In February 2016, I snatched the rest jug on Ambrosia, a 50-foot V11 X highball on Grandpa Peabody at California’s Buttermilks. With 20 feet of air below, I collected myself, knowing that I’d climbed the physically hardest section but that both technical and mental challenges remained. To finish the climb, I needed to recruit three different but complementary skill sets: physical strength, technical movement, and mental awareness. I needed to be a well-rounded climber in order to reach the top safely. Here’s how to do so in your own climbing:
Up Your Strength
Being strong from head to toe is a key part of climbing well—in our full-body sport, there’s way more to strength than being able to do a lot of pull-ups, including addressing any areas of weakness. Let’s look at the different components of cultivating strength.
The fingers are your primary connection to the rock. To increase your ability to hold on, start hangboarding, working different grip positions, and limit bouldering—moves you can barely do.
A strong core will help you stay tight to the wall, creating a line of strength that keeps your hips into the wall and minimizes upper-body recruitment. I suggest deadlifting (great for core and legs) and suspended core workouts using TRX straps or a pullup bar. Focusing on overhanging terrain and roof climbing will increase core strength as well.
Strong legs will help you launch on hard dynos and keep steady on slabs. To build the necessary muscles, do box jumps, deadlifts, and weighted calf raises. Search for slab climbs with poor footholds and practice dynoing, pushing hard off your legs.
R & R
Finally, you need to commit just as much to rebuilding your body as to breaking it down. A few pointers:
- Always perform finger and campus exercises fresh, at the beginning of your session, for max power and to reduce injury.
- For limit bouldering and hard physical exercises like deadlifting, rest the day before. However, you can train power-endurance your second or third day on.
- Listen to your body to find the best climbing-to-rest-day ratio. Some people can climb three to four days in a row, while others go day on, day off or two days on, one day off. You want to be flexible, figuring out what feels good for your body, what works best with your schedule, and what you’re most likely to commit to.
Technical movement—the ability to move intuitively and well—requires significant practice. Building technique takes a concentrated effort over weeks, months, and years, but will pay off in the long run. A solid technical base results in efficient climbing that saves you energy during your training sessions and send burns.
Oftentimes, climbers focus solely on performance, but it’s just as important to focus on practice. Be intentional and think about how you can improve your skills. During your warmup and just after, get on climbs below your limit. Pick a single technique like smearing, stemming, drop-kneeing, gastoning, etc. and repeat it as many times as possible. This engrains the movement and will allow you to recall it on the fly. Instead of focusing solely on reaching the top, make improving the movement your goal.
The best way to improve is to climb on as many types of holds and terrain as possible, both outdoors and in. Climb on different parts of the gym’s walls, travel to different gyms, and check out new bouldering and climbing areas to diversify your library of moves. If you can’t travel, make sure to try new moves on the wall. Add as much variety to your climbing as possible.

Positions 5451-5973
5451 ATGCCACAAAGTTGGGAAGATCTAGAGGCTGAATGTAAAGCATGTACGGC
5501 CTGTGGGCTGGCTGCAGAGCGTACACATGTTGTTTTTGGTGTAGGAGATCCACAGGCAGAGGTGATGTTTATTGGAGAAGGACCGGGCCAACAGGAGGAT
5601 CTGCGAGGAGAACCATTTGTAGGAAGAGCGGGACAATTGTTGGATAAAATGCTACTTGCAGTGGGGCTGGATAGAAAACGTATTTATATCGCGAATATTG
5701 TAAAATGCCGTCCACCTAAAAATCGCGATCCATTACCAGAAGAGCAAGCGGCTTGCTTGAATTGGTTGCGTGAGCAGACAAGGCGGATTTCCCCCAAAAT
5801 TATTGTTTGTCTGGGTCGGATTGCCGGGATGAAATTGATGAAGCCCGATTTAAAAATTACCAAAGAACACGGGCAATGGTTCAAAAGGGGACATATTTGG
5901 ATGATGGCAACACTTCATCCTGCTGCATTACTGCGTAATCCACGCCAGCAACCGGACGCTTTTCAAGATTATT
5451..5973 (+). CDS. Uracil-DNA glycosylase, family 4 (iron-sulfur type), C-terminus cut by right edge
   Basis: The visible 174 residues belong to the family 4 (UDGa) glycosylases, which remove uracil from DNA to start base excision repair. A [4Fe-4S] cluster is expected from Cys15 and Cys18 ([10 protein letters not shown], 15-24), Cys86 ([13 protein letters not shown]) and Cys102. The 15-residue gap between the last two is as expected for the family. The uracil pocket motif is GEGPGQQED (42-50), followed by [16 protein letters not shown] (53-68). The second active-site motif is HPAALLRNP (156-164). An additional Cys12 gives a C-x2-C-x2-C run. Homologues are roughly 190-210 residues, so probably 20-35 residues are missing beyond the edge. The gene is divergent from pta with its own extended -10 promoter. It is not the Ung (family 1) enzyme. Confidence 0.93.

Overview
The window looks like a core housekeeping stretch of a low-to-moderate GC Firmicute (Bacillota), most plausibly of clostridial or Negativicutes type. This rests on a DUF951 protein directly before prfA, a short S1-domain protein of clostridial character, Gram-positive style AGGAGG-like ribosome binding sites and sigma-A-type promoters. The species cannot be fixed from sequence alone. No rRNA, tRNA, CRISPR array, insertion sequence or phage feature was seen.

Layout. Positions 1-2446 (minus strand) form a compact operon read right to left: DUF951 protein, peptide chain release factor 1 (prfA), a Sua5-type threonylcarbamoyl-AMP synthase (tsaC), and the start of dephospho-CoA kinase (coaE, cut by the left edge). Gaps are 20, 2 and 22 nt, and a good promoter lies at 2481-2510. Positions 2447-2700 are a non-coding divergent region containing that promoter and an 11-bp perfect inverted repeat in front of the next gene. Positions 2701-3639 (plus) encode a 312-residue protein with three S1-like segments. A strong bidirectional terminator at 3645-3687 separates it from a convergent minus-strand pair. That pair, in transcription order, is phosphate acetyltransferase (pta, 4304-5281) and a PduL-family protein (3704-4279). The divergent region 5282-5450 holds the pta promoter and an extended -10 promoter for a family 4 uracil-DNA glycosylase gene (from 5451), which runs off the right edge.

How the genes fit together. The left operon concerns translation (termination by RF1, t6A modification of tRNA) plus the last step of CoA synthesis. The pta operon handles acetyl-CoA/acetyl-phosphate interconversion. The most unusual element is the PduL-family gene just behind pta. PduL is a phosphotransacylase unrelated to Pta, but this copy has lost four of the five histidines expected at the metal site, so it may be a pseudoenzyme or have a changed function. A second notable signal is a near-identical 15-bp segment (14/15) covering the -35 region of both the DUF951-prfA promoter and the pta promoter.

Having a library of different abilities allows you to problem-solve more easily and quickly. Try the same climb in different styles: If you’re good at jumping, climb a problem statically; if you’re a static climber, try jumping. Work your weaknesses to improve your technique. When getting on a new problem, try it without beta first. This will teach you your own style and help you build confidence. Finally, spend time watching strong climbers in videos, at the gym, and at the boulders to increase your awareness of how to move well.
Work Your Mind
Mental awareness is the ability to know when to rest, when to try hard, when to climb in different styles, and how to alternately elevate and calm the mind for maximum performance.
While climbing, take measured breaths, inhaling through your nose and exhaling through your mouth through easier sections and taking sharper, shorter breathes on the harder sections, pushing your breath audibly out from your chest. This allows you to apply physical cues to various sections, allowing you to conserve energy or rev it up as needed.
Regulate your emotions
When anxiety, negativity, and fear arise, ask yourself why they’re present: What exactly am I scared of? and What is the worst that can happen here? Once you have your answers and thus some understanding of the root cause of your fear, you can shift your mindset. For example, a fall on your project isn’t a failure if you learn from it. Head up instead with a “Let’s see what happens” or “Let’s see what I figure out” attitude and you’ll quickly see just how potent your thoughts are in regulating your level of arousal.
Before getting on the climb, imagine watching a video of yourself on the route, and then add a physical element by pantomiming using the full length of your body. Close your eyes and practice your breathing as you exaggerate the movements, throwing your arms and legs out, hitting each hold, and focusing on where your fingers will land.
Nina Williams, a pro climber and climbing coach based out of Boulder, Colorado, pushes herself and her clients to become well-rounded climbers. When she’s not climbing or coaching, she’s hanging out with her pet hedgehog, Frankie.
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